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Botanical name: Bambusa multiplex 'Alphonse Karr'
Common names: Alphonse Karr Bamboo
USDA zones: 8 to 10
Water requirement: Regular until established
Light requirement: Full sun to partial shade
Mature size: 15 to 35 feet tall (10 to 12 feet tall as a container plant)
Tolerances and environmental benefits: Deer resistant; tolerates wind and coastal conditions; can grow in containers
Distinguishing traits. An evergreen grass, Alphonse Karr Bamboo has golden irregularly striped canes reaching an inch diameter. New foliage shoots out with a pinkish hue. Canes exposed to direct sun often take on a magenta tinge.
Clean canes grow to heights of 20 or 30 feet tall and can be kept at 12 to 20 feet tall when trained as a hedge or grown in a container.
Alphonse Karr Bamboo is a clumping bamboo, making it much more manageable and less invasive in the garden. Running bamboo, on the other hand, sends its rhizomes in many directions before sending up new shoots. It can easily take over the garden and needs to be physically contained. While clumping bamboo is slower growing than the running varieties, you will still get an attractive and fully filled-in screen within a few years.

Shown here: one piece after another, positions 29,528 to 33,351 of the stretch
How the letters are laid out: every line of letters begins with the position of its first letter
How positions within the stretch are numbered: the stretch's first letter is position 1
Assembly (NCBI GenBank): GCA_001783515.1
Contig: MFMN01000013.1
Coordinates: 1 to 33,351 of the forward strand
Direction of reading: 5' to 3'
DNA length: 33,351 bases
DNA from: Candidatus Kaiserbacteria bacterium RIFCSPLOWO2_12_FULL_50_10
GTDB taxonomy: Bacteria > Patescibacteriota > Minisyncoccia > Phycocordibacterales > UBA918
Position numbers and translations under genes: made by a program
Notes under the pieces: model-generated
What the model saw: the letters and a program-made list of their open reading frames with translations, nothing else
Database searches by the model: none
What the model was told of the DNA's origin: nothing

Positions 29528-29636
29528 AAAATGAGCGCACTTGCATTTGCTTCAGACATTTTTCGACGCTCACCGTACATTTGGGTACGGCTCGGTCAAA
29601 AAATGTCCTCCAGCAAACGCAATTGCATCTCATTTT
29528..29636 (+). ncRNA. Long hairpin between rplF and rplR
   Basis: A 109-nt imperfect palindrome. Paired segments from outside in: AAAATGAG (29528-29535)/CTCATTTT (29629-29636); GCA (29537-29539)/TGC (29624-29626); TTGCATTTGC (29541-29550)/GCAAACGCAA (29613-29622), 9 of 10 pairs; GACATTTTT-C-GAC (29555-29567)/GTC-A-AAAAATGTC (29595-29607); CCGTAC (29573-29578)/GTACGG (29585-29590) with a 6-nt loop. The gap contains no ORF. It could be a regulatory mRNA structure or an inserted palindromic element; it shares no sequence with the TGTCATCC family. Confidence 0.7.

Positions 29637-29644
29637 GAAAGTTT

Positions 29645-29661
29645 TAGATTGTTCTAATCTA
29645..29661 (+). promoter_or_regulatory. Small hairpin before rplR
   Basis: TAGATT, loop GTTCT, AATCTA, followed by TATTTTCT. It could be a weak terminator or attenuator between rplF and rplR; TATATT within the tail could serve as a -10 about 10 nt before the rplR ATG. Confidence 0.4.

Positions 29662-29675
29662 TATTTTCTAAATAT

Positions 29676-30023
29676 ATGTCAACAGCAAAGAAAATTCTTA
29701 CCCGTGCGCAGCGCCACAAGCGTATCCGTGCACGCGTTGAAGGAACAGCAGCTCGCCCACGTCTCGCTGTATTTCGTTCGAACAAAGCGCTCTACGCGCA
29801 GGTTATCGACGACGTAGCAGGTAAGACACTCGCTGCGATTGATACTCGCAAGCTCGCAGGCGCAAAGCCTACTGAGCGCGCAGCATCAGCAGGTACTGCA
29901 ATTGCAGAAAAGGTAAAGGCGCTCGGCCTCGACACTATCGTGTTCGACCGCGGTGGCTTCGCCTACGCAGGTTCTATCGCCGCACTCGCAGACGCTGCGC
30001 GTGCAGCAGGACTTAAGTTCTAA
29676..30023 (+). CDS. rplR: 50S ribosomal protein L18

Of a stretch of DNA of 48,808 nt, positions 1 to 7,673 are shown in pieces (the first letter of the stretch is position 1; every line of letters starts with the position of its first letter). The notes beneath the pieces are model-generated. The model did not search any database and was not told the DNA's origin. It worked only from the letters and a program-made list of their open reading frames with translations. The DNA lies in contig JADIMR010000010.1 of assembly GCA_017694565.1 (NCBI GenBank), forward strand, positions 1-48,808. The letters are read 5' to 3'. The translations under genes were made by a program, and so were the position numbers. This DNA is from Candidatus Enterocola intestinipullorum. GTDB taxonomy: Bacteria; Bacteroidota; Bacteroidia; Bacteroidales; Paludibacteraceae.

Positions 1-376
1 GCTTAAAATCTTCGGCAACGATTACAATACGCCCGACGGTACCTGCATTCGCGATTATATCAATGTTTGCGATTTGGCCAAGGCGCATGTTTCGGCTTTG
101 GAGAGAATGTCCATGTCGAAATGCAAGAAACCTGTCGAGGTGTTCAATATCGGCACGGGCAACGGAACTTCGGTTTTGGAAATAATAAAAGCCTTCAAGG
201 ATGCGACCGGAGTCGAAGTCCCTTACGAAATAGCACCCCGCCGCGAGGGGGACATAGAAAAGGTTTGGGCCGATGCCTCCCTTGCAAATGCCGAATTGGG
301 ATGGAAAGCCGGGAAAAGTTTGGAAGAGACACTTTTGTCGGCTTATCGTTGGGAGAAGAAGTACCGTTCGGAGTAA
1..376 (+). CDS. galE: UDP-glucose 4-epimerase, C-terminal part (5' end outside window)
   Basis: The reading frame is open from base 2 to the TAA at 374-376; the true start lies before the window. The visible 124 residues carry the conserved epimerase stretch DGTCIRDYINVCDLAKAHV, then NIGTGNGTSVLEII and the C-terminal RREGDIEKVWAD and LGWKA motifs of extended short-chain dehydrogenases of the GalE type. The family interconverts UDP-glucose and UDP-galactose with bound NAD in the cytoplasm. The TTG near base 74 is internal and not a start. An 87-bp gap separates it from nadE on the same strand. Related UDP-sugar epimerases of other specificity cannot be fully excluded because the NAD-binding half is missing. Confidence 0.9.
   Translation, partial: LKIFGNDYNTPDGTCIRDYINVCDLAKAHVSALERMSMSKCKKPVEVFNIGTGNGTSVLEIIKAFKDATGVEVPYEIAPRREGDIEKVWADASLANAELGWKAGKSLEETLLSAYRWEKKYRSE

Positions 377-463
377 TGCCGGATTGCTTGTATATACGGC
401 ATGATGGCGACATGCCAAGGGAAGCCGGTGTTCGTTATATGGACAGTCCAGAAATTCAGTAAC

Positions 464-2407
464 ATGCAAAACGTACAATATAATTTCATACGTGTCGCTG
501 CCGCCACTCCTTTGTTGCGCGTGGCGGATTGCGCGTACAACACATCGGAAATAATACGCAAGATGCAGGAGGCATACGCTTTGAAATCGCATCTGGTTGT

How to use it. Use bamboo as a screen to create privacy in your landscape or as a living fence to divide space. Alphonse Karr makes for a great windbreak, and its tolerance of coastal conditions will protect your garden and make dining al fresco that much more enjoyable in the summer — just don’t opt for this species if maintaining a pristine view is on your list of priorities. Landscape architect Joseph Huettl recommends this species of bamboo for both its use as a screen as well as its visual interest.
Alphonse Karr Bamboo grows well in containers. Containers keep the size down and allow for you to use it on a patio or even in a well-lit indoor space.
Planting notes. Spring is a great time to plant your bamboo — water well to establish a solid root system before the plant feels the heat of summer or winter's frost. Plant several feet apart and the plants will fill out. While this is a clumping bamboo, landscape architect Jude Hellewell still suggests using a physical root barrier in case you are planting close to a building or neighbor's property. Once it's established, you can reduce the watering schedule.
Alphonse Karr is hardy to around 15 degrees Fahrenheit. Once you go much lower in temperature, foliage burns or canes die back. This is a particular bamboo that branches from the base to the top, so trimming branches near the base of the plants will maintain a clean and clear pathway.
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